3 Skills Your Dog Needs to be Parade Ready

A small dog wearing a helmet and goggles sits in a basket on the back of an open air vehicle with American flag decorations

Want to take your dog to a parade this spring or summer? It can be so much fun to bring Fido along on these outings since most of them are held outdoors in dog friendly spaces.

But do you know the best skills your dog should have so you can enjoy the parade together? 

Here are our top three skills to have down before going on your parade adventure with your pooch.


Yes, it is nice if your dog doesn’t pull on leash and can do loose leash walking, but in tight spaces, you want to teach your dog how to move right next to you so you don’t end up clotheslining anyone.

Young puppy walks beside human with enthusiasm

Heel is when your dog stays right at your side whether you are in motion or standing still. If your dog knows how to move in tandem with you, it can make it a lot easier to navigate the crowds you’ll encounter when going from point A to point B.

Heel takes practice and we love to teach it to our dogs in our training programs. It is a fun skill to master and feels a lot like dancing with your dog as you move together.

Leave it:

Parades mean lots of people and people mean lots of items, tossed, abandoned, or otherwise. There can be a lot of temptation at parades, like dropped food, candy, and even trash taken away by the wind. There are usually picnics and food trucks as well, which means the smells are abundant and strong. Plus, to your dog, that upside down funnel cake on the sidewalk doesn’t look like it belongs to anyone, and why not just grab a nibble? No one’s eating it anyway.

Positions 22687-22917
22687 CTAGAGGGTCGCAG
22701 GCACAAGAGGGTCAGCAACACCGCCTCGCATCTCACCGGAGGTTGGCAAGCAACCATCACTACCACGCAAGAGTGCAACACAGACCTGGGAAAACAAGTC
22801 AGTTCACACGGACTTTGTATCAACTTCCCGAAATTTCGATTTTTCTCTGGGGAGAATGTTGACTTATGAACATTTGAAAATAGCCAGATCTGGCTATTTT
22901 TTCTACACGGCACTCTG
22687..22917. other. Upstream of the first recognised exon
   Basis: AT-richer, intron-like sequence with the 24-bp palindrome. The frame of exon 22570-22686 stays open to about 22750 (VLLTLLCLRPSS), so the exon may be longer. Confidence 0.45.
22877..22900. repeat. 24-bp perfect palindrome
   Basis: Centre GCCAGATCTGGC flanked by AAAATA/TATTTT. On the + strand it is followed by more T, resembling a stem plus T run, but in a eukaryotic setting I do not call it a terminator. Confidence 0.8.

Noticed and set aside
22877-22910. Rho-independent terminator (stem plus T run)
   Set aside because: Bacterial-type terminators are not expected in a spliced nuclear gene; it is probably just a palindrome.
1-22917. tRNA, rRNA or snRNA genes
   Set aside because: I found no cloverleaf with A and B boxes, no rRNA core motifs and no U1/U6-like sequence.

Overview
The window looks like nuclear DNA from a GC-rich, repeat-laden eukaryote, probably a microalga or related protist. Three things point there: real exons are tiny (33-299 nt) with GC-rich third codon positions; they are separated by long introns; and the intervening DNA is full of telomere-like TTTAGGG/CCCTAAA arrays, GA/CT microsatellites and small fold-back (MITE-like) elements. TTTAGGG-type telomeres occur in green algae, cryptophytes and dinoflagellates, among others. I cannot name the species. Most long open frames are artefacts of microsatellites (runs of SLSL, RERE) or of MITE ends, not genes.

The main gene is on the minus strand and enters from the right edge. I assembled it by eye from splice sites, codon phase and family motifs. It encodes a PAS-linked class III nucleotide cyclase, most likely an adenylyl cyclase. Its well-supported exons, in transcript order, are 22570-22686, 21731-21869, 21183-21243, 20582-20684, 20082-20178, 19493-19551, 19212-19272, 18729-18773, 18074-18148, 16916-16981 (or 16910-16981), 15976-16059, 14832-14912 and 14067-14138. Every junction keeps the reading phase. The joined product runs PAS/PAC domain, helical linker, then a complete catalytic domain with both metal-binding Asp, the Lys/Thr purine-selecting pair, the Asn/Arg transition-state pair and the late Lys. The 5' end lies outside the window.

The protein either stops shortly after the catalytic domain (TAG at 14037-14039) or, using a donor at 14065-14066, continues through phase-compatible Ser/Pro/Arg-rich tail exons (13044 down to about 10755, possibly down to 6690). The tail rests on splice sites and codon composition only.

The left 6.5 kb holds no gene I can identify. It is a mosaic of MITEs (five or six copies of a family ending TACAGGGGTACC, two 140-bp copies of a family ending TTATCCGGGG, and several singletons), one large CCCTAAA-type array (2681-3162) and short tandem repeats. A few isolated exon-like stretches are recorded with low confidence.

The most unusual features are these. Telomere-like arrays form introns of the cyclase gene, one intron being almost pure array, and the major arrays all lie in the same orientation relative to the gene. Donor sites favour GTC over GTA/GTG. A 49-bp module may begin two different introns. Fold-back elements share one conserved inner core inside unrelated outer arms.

Australian Shepherd sits on place while leaving food on the table alone
Local good boy Blu

If you have a dog with anything less than an iron stomach, this can mean no sleep and lots of emergency potty breaks in the middle of the night, or a horrible car ride on the way home. Even if your dog has said iron stomach, certain items consumed in high quantities can be toxic. Candy that gets passed out at parades sometimes contains the sweetener xylitol, which is extremely toxic to our furry companions. 

Leave it not only saves your dog’s life, but will allow you to enjoy your time together for longer when out and about, and not have a dog who regrets partying too hard later. We love teaching dogs leave it in our training programs. It helps with impulse control and is all about teaching coping skills when you can’t have what you want.


Let’s face it, holding still is hard for a lot of dogs, especially if they like action and movement. But while you’re settling in to watch all the floats and banners go by, you want to make sure your dog knows when to chill out. 

Small black dog lays down on a cot while looking at camera
Local good girl Agna

 Teaching your dog a good down stay, settle, or place on a blanket or mat where you’re hanging out is a wonderful skill for when you’d like to enjoy the show. If your dog knows when it’s time to relax and take in the views, this can help them know what to expect. 

This is also a wonderful skill while waiting in line. If your dog knows how to lay at your feet calmly, this can help while you are waiting for food to be available, or while you are waiting to get into an area with your dog. It’s also good to have when you need to focus on what you are doing, like looking for something in your purse or wallet.